Dividing Up Your Trophies

By |2024-04-30T13:04:37-04:00April 30th, 2024|Blog, Valuables|

Note: This is the first post in a series where we’ll talk more about the topic of Legacy Planning, offering actionable advice on how to successfully pass on not just your wealth but, more importantly, your values to the next generations.

I recently wrote a blog post discussing the topic of “estate planning” as most people define it. For most successful people and their advisors, estate planning is all about how you can share all of the financial assets you’ve earned and created with the next generation. When we talk about estate planning now, you hear a lot of euphemisms, but let’s keep it simple for you:

 What is Estate Planning?

It is the process by which financial planners and attorneys use various sophisticated tax, insurance, and estate planning strategies to help you leave a whole bunch of money to your kids and grandkids.

However, as this blog post explains, this process ignores the importance of passing on something of much more value than your financial capital — your values. Imagine if Tiger Woods spent all of his time planning how to bequeath his son, Charlie, with all of his golf clubs and championship trophies … instead of teaching Charlie how to expertly swing a golf club so that he can win those trophies for himself.

For many wealthy individuals and their advisors, the priority is simply maximizing the amount of money that is passed on. Estate planning is nothing more than a process of making a plan for dividing up all of the golf clubs and the trophies among your descendants. Often, little thought is given to what comes next or what true legacy means. And there’s an unfortunate reality to what typically happens next.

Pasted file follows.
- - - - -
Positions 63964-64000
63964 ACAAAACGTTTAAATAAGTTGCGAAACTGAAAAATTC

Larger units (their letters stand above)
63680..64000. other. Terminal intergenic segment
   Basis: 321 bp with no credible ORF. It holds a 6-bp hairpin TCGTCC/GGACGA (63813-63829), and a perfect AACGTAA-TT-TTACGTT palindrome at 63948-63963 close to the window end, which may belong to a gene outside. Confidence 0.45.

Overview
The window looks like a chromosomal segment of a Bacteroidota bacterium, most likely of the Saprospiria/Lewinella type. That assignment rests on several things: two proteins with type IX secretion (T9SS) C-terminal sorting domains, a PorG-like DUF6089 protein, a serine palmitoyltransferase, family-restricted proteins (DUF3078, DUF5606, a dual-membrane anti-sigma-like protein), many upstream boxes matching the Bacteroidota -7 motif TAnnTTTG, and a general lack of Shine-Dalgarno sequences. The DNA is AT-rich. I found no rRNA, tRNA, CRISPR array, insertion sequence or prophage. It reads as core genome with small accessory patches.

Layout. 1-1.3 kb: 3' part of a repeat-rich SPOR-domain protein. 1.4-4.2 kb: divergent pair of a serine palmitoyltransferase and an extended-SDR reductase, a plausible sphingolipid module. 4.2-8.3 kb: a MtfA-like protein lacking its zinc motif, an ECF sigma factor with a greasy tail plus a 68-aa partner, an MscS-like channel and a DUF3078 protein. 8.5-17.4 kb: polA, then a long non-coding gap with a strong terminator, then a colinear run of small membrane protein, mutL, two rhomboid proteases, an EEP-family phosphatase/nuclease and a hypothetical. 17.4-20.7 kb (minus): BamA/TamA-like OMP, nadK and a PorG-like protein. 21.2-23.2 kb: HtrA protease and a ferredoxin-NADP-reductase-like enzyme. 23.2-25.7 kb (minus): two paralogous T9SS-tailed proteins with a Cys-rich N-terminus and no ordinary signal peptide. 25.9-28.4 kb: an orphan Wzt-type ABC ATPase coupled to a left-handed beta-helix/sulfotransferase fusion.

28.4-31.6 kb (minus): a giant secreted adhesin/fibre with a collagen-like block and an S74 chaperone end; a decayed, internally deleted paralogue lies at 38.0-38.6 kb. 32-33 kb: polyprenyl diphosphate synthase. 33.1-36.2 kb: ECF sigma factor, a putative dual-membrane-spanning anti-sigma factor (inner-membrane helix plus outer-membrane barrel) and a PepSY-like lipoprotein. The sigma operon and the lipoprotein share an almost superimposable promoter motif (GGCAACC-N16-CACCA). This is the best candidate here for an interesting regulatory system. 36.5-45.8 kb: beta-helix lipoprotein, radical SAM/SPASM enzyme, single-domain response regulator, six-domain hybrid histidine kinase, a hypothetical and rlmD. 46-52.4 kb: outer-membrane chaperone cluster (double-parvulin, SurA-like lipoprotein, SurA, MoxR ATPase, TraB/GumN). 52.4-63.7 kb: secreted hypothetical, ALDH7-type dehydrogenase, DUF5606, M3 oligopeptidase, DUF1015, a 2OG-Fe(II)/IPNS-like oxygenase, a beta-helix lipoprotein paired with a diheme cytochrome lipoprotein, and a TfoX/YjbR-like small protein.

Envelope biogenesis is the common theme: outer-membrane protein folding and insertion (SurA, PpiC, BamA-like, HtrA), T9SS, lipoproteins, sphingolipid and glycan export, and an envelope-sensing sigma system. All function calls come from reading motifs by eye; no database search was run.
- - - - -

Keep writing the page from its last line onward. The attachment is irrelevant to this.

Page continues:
Shirtsleeves to Shirtsleeves in Three Generations

A popular maxim is that families go from “shirtsleeves to shirtsleeves” in three generations, meaning that most family fortunes are squandered two generations after they are built. In fact, the Family Firm Institute (FFI) in Boston — the leading association worldwide for professionals serving the family enterprise field — estimates that less than five percent of all family wealth and enterprises survive to the fourth generation and beyond.

Let’s talk a little bit about how that can play out.

The original wealth creator, in this case, the grandparent, develops the knowledge, skills, motivation, responsible work ethic, and thrift to create financial wealth beyond the immediate needs of the family. Over their working life, they generate enough wealth for their heirs. When they pass, their wealth is bequeathed to the next generation.

The wealth creator’s children do okay. Because of their proximity to the wealth creator, the second generation of family members often learn and retain some — but not necessarily all — of the values, skills, and work ethic that built the family fortune. However, this learning often happens in a haphazard or incidental way, so these values are often diluted. Almost always, the second generation doesn’t feel the same pressure to work hard, save money, and spend prudently.

The third generation is where things tend to fall apart. In most cases, this generation has only known wealth and privilege and has never had to watch their family struggle or work hard. They often don’t feel the same burning desire to work hard and succeed, accustomed only to abundance. Spending habits can become out of control, as family members often don’t see a need for frugality. And, with each generation, the wealth dissipates into a wider network of relatives, making it more difficult to manage and prone to competing interests and resentment. It gets … messy.

Wealth and Happiness

It’s sad to say that passing on great wealth can have tragic results for wealthy families, and I’m not just talking about the loss of money. In addition to losing wealth, it also prevents the third generation from being truly happy and feeling as if they have talents to contribute. The unintended consequences of inherited wealth can include laziness and loss of motivation, incapacity to work hard and produce income, mental health issues, depression, suicide, alcoholism, di